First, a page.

Emeco Holdings (ASX:EHL) shareholders are no doubt pleased to see that the share price has bounced 43% in the last month alone, although it is still down 49% over the last quarter. But shareholders may not all be feeling jubilant, since the share price is still down 41% in the last year.
Assuming no other changes, a sharply higher share price makes a stock less attractive to potential buyers. In the long term, share prices tend to follow earnings per share, but in the short term prices bounce around in response to short term factors (which are not always obvious). The implication here is that deep value investors might steer clear when expectations of a company are too high. One way to gauge market expectations of a stock is to look at its Price to Earnings Ratio (PE Ratio). A high P/E ratio means that investors have a high expectation about future growth, while a low P/E ratio means they have low expectations about future growth.
How Does Emeco Holdings's P/E Ratio Compare To Its Peers?
We can tell from its P/E ratio of 6.98 that sentiment around Emeco Holdings isn't particularly high. The image below shows that Emeco Holdings has a lower P/E than the average (20.6) P/E for companies in the trade distributors industry.
This suggests that market participants think Emeco Holdings will underperform other companies in its industry. While current expectations are low, the stock could be undervalued if the situation is better than the market assumes. You should delve deeper. I like to check if company insiders have been buying or selling.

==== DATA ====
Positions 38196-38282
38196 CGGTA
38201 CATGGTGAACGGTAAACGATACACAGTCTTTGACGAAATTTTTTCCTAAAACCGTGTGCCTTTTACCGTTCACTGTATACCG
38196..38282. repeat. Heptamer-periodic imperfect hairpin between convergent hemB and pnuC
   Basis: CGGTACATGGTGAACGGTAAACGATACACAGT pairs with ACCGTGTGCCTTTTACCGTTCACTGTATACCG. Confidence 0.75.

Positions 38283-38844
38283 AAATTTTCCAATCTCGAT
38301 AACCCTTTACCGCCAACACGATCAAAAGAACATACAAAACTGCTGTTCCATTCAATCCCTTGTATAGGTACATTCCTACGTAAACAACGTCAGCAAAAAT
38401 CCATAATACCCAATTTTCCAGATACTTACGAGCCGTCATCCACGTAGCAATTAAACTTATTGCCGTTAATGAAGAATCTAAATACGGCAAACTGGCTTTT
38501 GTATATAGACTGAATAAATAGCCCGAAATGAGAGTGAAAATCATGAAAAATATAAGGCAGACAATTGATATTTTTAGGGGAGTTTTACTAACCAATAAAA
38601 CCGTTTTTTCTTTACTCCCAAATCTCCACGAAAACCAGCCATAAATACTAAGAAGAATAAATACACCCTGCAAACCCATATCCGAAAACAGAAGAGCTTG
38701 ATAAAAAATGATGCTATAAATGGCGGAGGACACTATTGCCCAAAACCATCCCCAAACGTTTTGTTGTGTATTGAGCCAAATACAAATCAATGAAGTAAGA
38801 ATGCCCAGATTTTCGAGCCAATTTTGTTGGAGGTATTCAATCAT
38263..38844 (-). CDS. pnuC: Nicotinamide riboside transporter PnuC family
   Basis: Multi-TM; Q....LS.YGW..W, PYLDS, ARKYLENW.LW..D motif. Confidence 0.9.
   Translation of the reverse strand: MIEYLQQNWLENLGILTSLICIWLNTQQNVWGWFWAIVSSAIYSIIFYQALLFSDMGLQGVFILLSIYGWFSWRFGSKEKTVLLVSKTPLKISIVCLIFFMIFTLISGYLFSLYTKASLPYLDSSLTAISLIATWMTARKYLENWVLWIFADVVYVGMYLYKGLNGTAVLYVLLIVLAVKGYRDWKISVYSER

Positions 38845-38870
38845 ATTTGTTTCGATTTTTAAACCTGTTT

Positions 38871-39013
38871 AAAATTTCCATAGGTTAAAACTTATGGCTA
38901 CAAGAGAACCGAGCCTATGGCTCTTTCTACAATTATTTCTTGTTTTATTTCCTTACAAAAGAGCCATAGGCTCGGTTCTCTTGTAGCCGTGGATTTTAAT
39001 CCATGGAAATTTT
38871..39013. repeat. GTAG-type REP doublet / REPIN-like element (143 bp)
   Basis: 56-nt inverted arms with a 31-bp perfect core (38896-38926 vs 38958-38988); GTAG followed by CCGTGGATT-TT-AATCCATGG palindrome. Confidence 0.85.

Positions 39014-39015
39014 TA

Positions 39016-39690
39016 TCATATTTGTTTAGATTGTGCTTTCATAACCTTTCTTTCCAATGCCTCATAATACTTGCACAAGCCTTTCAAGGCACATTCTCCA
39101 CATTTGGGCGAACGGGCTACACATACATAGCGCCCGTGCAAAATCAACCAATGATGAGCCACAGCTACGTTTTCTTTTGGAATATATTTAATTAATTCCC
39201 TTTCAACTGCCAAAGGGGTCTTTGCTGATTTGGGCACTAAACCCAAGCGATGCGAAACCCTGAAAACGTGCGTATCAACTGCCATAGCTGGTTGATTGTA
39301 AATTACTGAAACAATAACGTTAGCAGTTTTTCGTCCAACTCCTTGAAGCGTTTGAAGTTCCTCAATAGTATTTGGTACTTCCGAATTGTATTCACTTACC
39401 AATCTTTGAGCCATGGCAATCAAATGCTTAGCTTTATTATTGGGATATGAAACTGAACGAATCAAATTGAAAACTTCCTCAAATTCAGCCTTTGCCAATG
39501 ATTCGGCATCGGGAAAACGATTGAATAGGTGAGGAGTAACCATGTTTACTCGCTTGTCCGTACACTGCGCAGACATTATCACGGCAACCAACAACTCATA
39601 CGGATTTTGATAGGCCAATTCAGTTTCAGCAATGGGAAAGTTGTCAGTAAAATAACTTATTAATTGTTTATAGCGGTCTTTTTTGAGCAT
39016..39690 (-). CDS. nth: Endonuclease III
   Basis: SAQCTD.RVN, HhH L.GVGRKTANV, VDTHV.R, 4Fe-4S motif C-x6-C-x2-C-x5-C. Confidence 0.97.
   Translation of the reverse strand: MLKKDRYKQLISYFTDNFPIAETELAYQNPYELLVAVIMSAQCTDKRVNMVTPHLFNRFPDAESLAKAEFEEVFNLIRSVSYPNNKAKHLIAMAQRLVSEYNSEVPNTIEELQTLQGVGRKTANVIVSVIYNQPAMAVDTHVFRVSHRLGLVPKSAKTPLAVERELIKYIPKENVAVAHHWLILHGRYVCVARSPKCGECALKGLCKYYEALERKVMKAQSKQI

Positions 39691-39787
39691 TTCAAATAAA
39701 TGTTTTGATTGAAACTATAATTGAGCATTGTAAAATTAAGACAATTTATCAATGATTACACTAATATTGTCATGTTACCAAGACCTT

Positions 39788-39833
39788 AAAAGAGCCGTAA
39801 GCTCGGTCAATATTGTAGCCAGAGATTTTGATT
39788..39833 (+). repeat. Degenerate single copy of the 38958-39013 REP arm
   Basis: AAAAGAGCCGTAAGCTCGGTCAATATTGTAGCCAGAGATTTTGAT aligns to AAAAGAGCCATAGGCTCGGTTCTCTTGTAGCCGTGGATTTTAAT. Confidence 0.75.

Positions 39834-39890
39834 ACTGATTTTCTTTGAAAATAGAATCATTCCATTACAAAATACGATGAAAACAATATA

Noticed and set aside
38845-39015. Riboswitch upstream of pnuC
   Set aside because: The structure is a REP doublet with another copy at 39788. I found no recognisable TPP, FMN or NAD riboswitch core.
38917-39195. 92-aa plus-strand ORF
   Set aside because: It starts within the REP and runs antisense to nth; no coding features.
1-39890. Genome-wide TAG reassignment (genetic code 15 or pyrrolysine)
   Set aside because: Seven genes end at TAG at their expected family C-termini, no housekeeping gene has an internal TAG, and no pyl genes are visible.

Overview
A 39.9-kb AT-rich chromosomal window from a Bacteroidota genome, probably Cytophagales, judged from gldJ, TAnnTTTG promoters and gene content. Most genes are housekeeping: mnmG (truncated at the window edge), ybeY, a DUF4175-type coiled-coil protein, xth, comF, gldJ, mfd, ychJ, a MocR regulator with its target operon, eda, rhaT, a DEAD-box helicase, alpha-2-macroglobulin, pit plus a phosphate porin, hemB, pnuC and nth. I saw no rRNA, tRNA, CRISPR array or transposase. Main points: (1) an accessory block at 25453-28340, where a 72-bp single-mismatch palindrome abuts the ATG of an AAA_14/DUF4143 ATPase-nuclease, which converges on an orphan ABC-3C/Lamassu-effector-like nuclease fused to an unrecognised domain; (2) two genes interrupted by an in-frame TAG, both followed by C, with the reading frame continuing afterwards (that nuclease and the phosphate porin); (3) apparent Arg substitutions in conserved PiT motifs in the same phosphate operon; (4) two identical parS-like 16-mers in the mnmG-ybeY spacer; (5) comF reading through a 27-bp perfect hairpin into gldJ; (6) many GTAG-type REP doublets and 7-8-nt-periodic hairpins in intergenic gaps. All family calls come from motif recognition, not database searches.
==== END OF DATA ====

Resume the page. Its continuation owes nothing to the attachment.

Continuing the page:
How Growth Rates Impact P/E Ratios
Earnings growth rates have a big influence on P/E ratios. Earnings growth means that in the future the 'E' will be higher. And in that case, the P/E ratio itself will drop rather quickly. So while a stock may look expensive based on past earnings, it could be cheap based on future earnings.
Emeco Holdings's 125% EPS improvement over the last year was like bamboo growth after rain; rapid and impressive.
A Limitation: P/E Ratios Ignore Debt and Cash In The Bank
The 'Price' in P/E reflects the market capitalization of the company. In other words, it does not consider any debt or cash that the company may have on the balance sheet. The exact same company would hypothetically deserve a higher P/E ratio if it had a strong balance sheet, than if it had a weak one with lots of debt, because a cashed up company can spend on growth.
Spending on growth might be good or bad a few years later, but the point is that the P/E ratio does not account for the option (or lack thereof).
How Does Emeco Holdings's Debt Impact Its P/E Ratio?
Emeco Holdings's net debt is 96% of its market cap. This is enough debt that you'd have to make some adjustments before using the P/E ratio to compare it to a company with net cash.
The Verdict On Emeco Holdings's P/E Ratio
Emeco Holdings's P/E is 7.0 which is below average (14.4) in the AU market. The company may have significant debt, but EPS growth was good last year. If the company can continue to grow earnings, then the current P/E may be unjustifiably low. What we know for sure is that investors are becoming less uncomfortable about Emeco Holdings's prospects, since they have pushed its P/E ratio from 4.9 to 7.0 over the last month. For those who like to invest in turnarounds, that might mean it's time to put the stock on a watchlist, or research it. But others might consider the opportunity to have passed.
Investors have an opportunity when market expectations about a stock are wrong. As value investor Benjamin Graham famously said, 'In the short run, the market is a voting machine but in the long run, it is a weighing machine. So this free visualization of the analyst consensus on future earnings could help you make the right decision about whether to buy, sell, or hold.
Of course you might be able to find a better stock than Emeco Holdings. So you may wish to see this free collection of other companies that have grown earnings strongly.
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